Tag: anesthesia

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In Pursuit of Patient Safety

[Editor’s note: With Dr. Gorski enjoying a vacation to recharge his batteries, we present a second offering from contributor James Thomas. Enjoy!] Advocates of CAM* (Complementary and Alternative Medicine) have long argued that mainstream medicine is a dangerous undertaking using toxic drugs and invasive interventions that often do more harm than good, while the various quackeries huddled under the CAM umbrella are...

/ August 8, 2016

Anesthesia-Assisted Rapid Opioid Detox

Opioids are widely available as prescription drugs for pain: hydrocodone (e.g., Vicodin), oxycodone (e.g., OxyContin, Percocet), morphine (e.g., Kadian, Avinza), and codeine. Heroin, which has no medically approved use, is also an opioid. Unfortunately, opioids are also widely abused. How enticing it is to imagine a magic bullet for opioid drug addiction. Addiction causes huge social problems. Yet it is hard to...

/ April 16, 2015

The Marvelous Dr. Mütter

The Mütter Museum in Philadelphia has a marvelous collection of human bones, surgical specimens, monsters in jars, and medical memorabilia. It holds attractions for everyone, from the jaded medical professionals who thought they’d seen it all to the coveys of youngsters who compete to point out the grossest items to their friends, from the student of history to the connoisseur of the...

/ December 23, 2014
Chairman Mao propaganda poster

‘Acupuncture Anesthesia’ Redux: another Skeptic and an Unfortunate Misportrayal at the NCCAM

A neglected skeptic Near the end of my series* on ‘Acupuncture Anesthesia’, I wrote this: Most Westerners—Michael DeBakey and John Bonica being exceptions—who observed ‘acupuncture anesthesia’ in China during the Cultural Revolution seem to have failed to recognize what was going on right under their noses. I should have added—and I now have—Arthur Taub’s name to that tiny, exceptional group. Taub, a neurologist and...

/ July 24, 2009
maoforbiddencity

“Acupuncture Anesthesia”: a Proclamation from Chairman Mao (Part IV)

The Cultural Revolution After investigating ‘acupuncture anesthesia’ in the People’s Republic of China in 1973, John Bonica wrote: From the guarded comments made by several anesthesiologists, I concluded that this disuse [of ‘acupuncture anesthesia,’ after its introduction in 1958 until the Great Proletarian Cultural Revolution began in 1966] was the result of disappointing failures in a significant proportion of patients. During the...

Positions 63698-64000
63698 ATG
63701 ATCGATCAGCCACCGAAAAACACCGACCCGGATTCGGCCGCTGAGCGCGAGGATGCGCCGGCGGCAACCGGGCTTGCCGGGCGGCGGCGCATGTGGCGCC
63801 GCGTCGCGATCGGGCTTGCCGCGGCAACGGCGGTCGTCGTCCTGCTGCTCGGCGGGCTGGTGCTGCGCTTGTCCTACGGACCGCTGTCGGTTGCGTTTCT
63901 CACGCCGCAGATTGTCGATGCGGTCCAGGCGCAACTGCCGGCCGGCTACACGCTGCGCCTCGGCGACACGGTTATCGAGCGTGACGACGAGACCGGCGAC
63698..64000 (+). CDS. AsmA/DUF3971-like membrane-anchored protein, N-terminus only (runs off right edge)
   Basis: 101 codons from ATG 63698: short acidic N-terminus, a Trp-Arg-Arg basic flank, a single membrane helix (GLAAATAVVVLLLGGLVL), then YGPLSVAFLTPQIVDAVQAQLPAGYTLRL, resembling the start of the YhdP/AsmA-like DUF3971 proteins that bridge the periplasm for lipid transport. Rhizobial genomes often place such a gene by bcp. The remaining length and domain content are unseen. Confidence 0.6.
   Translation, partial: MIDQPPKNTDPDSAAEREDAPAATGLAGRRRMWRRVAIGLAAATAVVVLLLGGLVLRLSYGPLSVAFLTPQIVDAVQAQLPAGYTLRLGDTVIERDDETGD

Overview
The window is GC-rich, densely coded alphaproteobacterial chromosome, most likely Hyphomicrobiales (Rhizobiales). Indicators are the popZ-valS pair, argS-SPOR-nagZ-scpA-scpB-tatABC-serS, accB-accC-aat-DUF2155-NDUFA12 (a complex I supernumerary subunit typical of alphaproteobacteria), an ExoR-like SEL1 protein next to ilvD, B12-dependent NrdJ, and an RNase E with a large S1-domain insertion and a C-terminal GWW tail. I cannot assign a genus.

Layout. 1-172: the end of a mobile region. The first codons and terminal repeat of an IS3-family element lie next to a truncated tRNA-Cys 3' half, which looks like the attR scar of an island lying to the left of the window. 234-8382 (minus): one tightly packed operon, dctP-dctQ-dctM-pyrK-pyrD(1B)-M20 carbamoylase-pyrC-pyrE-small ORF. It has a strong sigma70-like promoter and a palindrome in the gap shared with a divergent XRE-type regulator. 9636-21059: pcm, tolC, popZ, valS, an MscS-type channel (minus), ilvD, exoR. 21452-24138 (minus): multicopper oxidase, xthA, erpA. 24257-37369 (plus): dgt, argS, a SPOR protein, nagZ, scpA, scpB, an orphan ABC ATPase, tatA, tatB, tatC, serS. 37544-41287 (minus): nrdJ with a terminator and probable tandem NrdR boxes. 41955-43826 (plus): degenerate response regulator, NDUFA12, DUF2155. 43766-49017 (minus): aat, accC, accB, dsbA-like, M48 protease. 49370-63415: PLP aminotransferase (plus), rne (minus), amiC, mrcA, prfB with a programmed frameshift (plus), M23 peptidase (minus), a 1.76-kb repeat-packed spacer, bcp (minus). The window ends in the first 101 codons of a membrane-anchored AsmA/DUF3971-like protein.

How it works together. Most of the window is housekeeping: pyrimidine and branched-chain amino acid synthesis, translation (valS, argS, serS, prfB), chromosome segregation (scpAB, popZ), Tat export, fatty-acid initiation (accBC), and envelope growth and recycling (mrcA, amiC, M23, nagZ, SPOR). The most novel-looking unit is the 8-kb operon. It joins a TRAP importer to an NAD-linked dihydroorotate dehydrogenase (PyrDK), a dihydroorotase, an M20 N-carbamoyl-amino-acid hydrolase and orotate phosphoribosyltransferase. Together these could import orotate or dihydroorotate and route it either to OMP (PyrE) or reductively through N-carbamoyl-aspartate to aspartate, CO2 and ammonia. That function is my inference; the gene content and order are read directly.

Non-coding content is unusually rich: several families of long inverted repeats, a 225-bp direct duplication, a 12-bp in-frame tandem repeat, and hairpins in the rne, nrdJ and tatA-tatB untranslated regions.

/ June 26, 2009
Chairman Mao propaganda poster

“Acupuncture Anesthesia”: a Proclamation from Chairman Mao (Part III)

A Digression: The Politics of Chinese Medicine in the People’s Republic of China (The Early Years) *** A Partial Book Review: Chinese Medicine in Early Communist China, 1945-63: a Medicine of Revolution, by Kim Taylor Mao’s was a complex personality. He was by nature a control freak, highly secretive, quickly suspicious, ruthless in revenge. These were all personal characteristics that were to...

/ June 12, 2009
maoforbiddencity

“Acupuncture Anesthesia”: A Proclamation from Chairman Mao (Part II)

An Anesthesiologist’s Perspective The late John Bonica (1917-1994), one of the great anesthesiologists of the 20th century, has been called “The Founding Father of the Pain Field.” He developed this interest while treating wounded soldiers at Fort Lewis, Washington, during WW II. Shortly thereafter he became a pioneer of epidural analgesia and other forms of safe pain relief for labor and delivery....

/ May 29, 2009
Chairman Mao propaganda poster

“Acupuncture Anesthesia”: A Proclamation from Chairman Mao (Part I)

James Reston’s Appendectomy For many Americans, the current wave of public fascination with “complementary and alternative medicine (CAM)” can be traced to a single event: New York Times columnist James Reston’s appendectomy in China during the summer of 1971, which Reston reported in an interesting and amusing article on July 26 of that year. Many of those who noticed the publicity following this event...

/ May 15, 2009

When fraud undermines science-based medicine

The overriding them, the raison d’être if you will, of this blog is science-based medicine. However, it goes beyond that in that we here at SBM believe that science- and evidence-based medicine is the best medicine. It’s more than the best medicine, though; it’s the best strategy for medicine to improve therapy for our patients. We frequently contrast science-based medicine with various...

/ March 16, 2009
Maserturtleneck

Circumcision: What Does Science Say?

There are no compelling scientific arguments for or against neonatal circumcision. Benefits and risks are, scientifically speaking, small. However, the nonscientific arguments for and against circumcision are loud, and often irrational.

/ November 4, 2008